My husband and I got up early one Thursday morning and headed toward Foster Lake. What a great morning! The sky had no clouds, the air smelled fresh and damp, the temperature was perfect and the sun was just beginning to shine on the tops of the surrounding trees. The sun shining on the far hills gave definition to the hillsides. I was so excited, because this was my first-ever, open-water swim! Although we went as volunteers, it was exciting to be able to see how open-water swims are done. I had heard many things about the camaraderie at open-water swims, and had, many times, wanted to experience that, so here was my chance.
Foster Lake, July 12, 2018, was the National Championship for the 2-mile cable swim, and was the Association Championship for the 1-mile cable swim. This cable swim is the only one that exists west of the Allegheny Mountains*. It is a half mile course, measured down to ±3”, and permanently anchored to the bottom of the lake; so the course doesn’t change. There are sleeves where metal poles can be placed for the event, and removed afterwards. A very interesting article about how this cable course was installed, written by Tim Luney, is on pages 24-26 of the May/June 2012, issue of the Aqua Master. You can find that article on the OMS website at http://swimoregon.org/newsletter/.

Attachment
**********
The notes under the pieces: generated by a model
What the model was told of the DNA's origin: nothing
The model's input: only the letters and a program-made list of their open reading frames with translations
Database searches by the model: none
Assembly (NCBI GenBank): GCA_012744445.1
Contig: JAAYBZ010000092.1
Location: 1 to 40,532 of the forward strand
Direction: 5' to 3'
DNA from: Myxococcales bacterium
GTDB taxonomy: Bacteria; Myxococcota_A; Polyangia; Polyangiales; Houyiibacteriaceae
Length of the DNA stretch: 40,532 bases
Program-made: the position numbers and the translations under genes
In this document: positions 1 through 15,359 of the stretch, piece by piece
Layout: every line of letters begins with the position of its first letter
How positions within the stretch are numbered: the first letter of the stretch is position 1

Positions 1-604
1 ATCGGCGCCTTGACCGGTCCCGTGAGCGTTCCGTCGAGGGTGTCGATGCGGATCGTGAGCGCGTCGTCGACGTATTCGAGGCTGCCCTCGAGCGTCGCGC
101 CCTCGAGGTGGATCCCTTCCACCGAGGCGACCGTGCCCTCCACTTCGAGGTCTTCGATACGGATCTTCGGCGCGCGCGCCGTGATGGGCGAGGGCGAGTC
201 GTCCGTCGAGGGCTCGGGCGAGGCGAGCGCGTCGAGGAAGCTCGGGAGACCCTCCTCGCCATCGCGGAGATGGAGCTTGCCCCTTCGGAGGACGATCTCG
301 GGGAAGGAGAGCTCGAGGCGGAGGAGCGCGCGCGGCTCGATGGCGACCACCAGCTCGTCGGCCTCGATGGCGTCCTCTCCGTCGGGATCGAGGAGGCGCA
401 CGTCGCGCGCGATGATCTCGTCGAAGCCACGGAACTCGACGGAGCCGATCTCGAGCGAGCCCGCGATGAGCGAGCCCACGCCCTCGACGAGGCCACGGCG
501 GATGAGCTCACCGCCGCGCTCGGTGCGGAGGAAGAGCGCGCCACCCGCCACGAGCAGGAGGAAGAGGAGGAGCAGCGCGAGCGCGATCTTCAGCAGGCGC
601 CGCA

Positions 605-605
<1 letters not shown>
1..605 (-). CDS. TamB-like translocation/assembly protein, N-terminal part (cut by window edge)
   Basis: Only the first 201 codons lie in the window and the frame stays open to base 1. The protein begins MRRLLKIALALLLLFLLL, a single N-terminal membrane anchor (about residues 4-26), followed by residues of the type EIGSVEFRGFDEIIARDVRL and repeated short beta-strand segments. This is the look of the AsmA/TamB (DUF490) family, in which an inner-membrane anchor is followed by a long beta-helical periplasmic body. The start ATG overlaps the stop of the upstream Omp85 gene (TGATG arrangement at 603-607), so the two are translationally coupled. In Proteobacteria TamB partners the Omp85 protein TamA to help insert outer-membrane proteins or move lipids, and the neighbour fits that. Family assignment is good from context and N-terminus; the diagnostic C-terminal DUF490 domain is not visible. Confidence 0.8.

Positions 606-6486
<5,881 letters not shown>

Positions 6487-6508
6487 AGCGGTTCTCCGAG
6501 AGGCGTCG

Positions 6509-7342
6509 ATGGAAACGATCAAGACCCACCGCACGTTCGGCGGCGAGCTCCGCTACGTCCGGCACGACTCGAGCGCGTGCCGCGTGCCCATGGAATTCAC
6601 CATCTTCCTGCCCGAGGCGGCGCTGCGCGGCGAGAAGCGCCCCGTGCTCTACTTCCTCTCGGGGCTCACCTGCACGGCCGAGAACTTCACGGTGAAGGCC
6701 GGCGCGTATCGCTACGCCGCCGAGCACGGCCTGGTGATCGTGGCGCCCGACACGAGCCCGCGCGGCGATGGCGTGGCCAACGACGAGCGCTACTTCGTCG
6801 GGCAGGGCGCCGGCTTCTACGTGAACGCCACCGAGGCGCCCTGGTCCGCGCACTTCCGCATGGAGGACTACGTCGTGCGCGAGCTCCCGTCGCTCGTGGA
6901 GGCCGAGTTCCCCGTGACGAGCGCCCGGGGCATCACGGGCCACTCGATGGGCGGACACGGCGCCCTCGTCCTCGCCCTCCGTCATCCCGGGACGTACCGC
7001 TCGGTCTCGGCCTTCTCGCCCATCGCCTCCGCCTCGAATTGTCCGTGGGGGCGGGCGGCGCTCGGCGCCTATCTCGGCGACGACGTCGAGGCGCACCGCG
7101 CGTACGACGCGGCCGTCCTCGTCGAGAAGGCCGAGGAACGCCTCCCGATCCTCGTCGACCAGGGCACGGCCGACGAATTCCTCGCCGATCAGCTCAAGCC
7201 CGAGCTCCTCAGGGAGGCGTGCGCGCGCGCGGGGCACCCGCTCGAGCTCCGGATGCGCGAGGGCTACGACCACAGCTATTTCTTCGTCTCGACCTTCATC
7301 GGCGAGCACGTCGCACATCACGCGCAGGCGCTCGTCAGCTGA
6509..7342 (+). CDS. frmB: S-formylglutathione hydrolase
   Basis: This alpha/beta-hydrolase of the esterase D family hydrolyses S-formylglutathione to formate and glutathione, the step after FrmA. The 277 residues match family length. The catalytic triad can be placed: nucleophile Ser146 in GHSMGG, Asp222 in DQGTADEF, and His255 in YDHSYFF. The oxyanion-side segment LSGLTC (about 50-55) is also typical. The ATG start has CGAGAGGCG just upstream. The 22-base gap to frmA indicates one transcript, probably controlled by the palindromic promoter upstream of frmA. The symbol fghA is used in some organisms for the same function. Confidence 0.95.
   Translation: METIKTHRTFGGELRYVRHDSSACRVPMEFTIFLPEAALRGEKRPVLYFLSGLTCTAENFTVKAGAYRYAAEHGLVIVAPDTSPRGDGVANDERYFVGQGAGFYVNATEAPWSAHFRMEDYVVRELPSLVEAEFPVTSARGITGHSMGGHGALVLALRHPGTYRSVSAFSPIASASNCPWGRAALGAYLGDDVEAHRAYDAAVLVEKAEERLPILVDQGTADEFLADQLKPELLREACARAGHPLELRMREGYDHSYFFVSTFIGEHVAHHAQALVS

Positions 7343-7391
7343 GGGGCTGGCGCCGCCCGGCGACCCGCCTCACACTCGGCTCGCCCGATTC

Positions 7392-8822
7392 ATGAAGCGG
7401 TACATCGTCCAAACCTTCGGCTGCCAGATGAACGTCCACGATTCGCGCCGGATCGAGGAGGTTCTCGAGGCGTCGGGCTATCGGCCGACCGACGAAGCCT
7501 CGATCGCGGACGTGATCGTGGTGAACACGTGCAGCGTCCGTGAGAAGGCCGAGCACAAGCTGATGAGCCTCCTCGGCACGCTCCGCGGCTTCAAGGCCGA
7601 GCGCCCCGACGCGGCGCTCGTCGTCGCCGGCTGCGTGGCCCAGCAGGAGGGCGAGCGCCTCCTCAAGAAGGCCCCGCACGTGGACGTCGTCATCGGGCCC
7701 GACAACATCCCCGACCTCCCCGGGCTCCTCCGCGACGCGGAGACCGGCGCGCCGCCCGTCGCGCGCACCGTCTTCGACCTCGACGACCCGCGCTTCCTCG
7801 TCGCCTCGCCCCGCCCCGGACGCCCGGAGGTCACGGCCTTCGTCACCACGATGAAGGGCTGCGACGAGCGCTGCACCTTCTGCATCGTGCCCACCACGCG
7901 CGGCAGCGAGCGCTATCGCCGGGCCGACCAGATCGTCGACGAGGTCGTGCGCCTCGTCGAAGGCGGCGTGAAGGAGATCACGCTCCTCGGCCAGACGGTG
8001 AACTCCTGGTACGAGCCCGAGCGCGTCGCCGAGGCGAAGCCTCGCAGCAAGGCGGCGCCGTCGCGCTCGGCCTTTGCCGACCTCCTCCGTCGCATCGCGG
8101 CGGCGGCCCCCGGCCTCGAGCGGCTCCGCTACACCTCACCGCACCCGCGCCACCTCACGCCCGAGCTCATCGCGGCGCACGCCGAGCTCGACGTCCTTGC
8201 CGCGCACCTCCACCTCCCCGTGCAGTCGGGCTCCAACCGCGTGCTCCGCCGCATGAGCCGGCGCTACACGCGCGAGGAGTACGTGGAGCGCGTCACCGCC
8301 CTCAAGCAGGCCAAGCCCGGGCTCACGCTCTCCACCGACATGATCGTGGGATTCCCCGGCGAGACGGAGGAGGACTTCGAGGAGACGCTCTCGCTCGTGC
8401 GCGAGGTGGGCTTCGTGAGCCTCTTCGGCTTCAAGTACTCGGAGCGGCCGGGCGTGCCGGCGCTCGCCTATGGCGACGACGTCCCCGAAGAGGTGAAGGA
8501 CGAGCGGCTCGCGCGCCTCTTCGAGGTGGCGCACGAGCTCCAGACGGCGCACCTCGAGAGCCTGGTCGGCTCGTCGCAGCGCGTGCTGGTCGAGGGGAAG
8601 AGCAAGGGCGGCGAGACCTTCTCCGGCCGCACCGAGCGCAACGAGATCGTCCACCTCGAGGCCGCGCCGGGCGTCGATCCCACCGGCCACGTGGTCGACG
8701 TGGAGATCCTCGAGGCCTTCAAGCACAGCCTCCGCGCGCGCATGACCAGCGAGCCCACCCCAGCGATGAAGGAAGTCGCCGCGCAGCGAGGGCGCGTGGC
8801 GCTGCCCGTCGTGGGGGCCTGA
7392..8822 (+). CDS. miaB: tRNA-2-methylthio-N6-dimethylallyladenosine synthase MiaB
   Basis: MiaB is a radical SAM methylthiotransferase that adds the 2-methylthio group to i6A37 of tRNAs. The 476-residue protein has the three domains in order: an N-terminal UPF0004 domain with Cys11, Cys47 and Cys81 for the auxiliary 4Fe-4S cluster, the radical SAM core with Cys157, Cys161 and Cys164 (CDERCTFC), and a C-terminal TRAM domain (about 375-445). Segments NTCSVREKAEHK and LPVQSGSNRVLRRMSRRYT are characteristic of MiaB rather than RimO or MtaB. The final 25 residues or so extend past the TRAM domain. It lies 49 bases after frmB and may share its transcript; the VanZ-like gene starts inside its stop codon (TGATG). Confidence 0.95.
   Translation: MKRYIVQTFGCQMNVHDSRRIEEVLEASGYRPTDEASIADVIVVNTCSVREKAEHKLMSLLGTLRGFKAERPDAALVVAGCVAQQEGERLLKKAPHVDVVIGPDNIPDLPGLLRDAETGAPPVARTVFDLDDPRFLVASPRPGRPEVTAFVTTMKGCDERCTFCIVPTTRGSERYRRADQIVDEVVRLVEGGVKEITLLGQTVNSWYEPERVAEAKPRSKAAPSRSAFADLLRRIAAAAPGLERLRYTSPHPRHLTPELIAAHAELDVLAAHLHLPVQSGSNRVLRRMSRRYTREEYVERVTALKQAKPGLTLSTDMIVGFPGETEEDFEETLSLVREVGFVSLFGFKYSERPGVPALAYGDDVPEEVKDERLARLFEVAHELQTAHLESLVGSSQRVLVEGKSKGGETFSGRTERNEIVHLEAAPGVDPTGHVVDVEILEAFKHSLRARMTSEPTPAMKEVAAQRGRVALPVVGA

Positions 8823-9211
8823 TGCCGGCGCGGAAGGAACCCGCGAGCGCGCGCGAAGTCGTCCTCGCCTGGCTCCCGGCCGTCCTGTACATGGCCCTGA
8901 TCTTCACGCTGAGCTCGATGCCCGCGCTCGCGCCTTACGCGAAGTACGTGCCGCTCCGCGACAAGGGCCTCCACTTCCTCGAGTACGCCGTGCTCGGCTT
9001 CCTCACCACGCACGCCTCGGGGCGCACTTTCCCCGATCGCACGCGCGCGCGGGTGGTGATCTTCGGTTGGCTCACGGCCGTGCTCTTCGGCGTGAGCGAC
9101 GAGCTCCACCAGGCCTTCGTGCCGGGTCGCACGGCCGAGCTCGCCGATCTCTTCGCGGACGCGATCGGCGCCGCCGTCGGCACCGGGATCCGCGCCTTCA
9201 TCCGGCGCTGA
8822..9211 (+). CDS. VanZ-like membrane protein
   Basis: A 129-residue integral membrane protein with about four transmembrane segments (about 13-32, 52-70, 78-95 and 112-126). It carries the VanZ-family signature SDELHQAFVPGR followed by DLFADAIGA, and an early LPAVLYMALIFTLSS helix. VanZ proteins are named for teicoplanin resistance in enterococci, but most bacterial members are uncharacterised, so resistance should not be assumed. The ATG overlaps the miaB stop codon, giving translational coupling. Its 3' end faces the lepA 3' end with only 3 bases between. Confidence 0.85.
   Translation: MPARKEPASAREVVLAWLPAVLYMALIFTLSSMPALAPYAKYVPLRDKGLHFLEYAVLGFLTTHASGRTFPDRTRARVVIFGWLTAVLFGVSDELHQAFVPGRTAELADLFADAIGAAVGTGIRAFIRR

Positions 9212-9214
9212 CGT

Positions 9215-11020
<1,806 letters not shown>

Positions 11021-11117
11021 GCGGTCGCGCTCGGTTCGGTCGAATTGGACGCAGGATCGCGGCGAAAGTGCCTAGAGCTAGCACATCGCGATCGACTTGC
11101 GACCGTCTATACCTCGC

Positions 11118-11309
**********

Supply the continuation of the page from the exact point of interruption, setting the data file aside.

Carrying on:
Bob Bruce ran a very nice event. A delicious and very adequate lunch was served also. And the camaraderie was as good as I had heard. Everyone should at least volunteer to help at an open water swim. Volunteers are always needed, and it is a great way to spend a day at the lake!
There were 105 swimmers registered for the 2-mile National Championship and 93 swimmers registered for the 1-mile Association Championship. National Championships are always fun, because swimmers come from many different states.
Results are posted on the OMS website: http://swimoregon.org/results/
*From northeast to southwest, the Allegheny Mountains run about 400 miles. At their widest, they are about 100 miles. The ridges are in Pennsylvania and West Virginia. They are not to be confused with the nearby Cumberland Mountains and the Appalachian Mountains.